Week Six- Soy Cuba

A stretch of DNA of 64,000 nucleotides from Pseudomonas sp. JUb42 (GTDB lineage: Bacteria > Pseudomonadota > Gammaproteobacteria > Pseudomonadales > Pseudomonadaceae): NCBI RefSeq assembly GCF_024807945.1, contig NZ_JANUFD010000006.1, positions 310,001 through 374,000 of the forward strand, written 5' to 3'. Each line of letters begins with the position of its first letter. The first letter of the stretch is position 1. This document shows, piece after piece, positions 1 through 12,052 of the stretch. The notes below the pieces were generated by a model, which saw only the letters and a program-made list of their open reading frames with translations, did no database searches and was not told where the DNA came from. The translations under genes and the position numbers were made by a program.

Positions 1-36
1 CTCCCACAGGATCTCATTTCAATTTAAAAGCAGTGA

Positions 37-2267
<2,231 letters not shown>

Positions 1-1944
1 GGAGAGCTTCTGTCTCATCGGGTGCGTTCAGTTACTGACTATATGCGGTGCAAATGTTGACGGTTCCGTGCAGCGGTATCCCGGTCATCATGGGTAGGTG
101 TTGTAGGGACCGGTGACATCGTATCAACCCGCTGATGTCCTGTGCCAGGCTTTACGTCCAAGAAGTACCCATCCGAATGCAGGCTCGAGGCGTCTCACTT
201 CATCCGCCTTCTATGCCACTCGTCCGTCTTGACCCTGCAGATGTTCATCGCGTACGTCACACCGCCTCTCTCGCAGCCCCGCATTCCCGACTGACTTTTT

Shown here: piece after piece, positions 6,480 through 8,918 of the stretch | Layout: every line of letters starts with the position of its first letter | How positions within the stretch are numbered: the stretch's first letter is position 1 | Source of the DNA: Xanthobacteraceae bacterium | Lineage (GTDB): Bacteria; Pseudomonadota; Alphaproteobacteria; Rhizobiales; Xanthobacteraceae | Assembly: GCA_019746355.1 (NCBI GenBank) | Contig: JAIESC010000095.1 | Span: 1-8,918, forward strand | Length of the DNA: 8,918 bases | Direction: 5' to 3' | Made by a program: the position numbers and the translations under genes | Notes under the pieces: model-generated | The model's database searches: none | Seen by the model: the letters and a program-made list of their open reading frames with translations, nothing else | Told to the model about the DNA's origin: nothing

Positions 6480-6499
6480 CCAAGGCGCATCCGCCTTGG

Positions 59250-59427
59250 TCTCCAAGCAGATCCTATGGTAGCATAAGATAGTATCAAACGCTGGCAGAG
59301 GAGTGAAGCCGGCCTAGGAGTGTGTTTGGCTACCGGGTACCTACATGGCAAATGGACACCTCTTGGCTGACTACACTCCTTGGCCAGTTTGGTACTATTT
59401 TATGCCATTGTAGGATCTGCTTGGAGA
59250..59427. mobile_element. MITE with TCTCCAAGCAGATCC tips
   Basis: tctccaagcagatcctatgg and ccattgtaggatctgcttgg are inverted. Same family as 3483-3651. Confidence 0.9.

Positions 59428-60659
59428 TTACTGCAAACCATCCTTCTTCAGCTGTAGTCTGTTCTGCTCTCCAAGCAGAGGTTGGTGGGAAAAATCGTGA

<br /><div class="MsoNormal">Although the film <i>Soy Cuba</i><span style="font-style: normal;"> presents a detailed showing of the events of the Cuban Revolution, it does not delve quite deeply enough into the economic and social factors, among others, that were the initial cause of the revolution. Cuba, like many other Latin American countries, were experiencing an uprising from many of the lower classes. However, unlike any other country in Latin America, Cuba experienced the only socialist revolution, as explained in Susan Eckstein’s “The Impact of the Cuban Revolution: A Comparative Perspective.” The sluggish economy is also one of the important causes that sparked the revolution, as it created a deep rift between social classes. </span><i>Soy Cuba</i><span style="font-style: normal;"> portrays the struggles of a lower class citizen, as in the nightclub dancer, however it does not do a satisfactory job in showing how many different people all came together to fight for a new form of government. </span></div><div class="MsoNormal">&nbsp;&nbsp;&nbsp;&nbsp;&nbsp;&nbsp;&nbsp;&nbsp;&nbsp;&nbsp;&nbsp; In John Chasteen’s book, <i>Born in Blood &amp; Fire</i><span style="font-style: normal;">, he shows the impact that a nationalist mindset had as a precursor to the revolution. An almost hatred for the United States and the ways of life of its citizens helped to fuel this governmental change in many Latin American countries. The view of this large, overbearing, and power-hungry nation became a wish for a complete turnaround in the governance of these countries. Many went to the extremes, but none like Cuba with its support of Fidel Castro. It is also surprising that the film did not show what an influence that Castro himself had in the revolution. He obviously held a significant amount of power and control over the revolutionaries, but we do not see him, only his protestors in </span><i>Soy Cuba</i><span style="font-style: normal;">. </span></div><div class="MsoNormal">&nbsp;&nbsp;&nbsp;&nbsp;&nbsp;&nbsp;&nbsp;&nbsp;&nbsp;&nbsp;&nbsp; Although the film ends before any real effects from the revolution can be seen, it is very important to note how initially successful it seemed to have been. A surging growth in economy and more benefits for the lower classes were seen as great successes. Chasteen also points out that not all was well after a revolution, not only in Cuba but consistently throughout Latin America, not everyone was happy with the results. The middle class families took some economic hits as the lower classes moved up the social ladder. He also emphasizes the importance of a new Marxist mindset that was sweeping Cuba during the time of the revolution. This became a perfect entryway for Fidel Castro to capture the attention of the restless groups looking for a change. As one can see, there are many social, political, cultural, and economic factors that one has to consider when discussing the revolutionary time in Cuba, including before, during and after. <i>Soy Cuba</i><span style="font-style: normal;">, although depicting as many aspects of the revolution as possible for a film made to entertain, does not afford a clear picture of the true precursors of the Cuban Revolution. One must realize that there are so many factors that must happen at exactly the right time for a governmental change so dramatic as that of Cuba. </span></div><div class="blogger-post-footer"><img width='1' height='1' src='https://blogger.googleusercontent.com/tracker/1328590662320988729-7717078847308061084?l=kmclean5-history475.blogspot.com' alt='' /></div>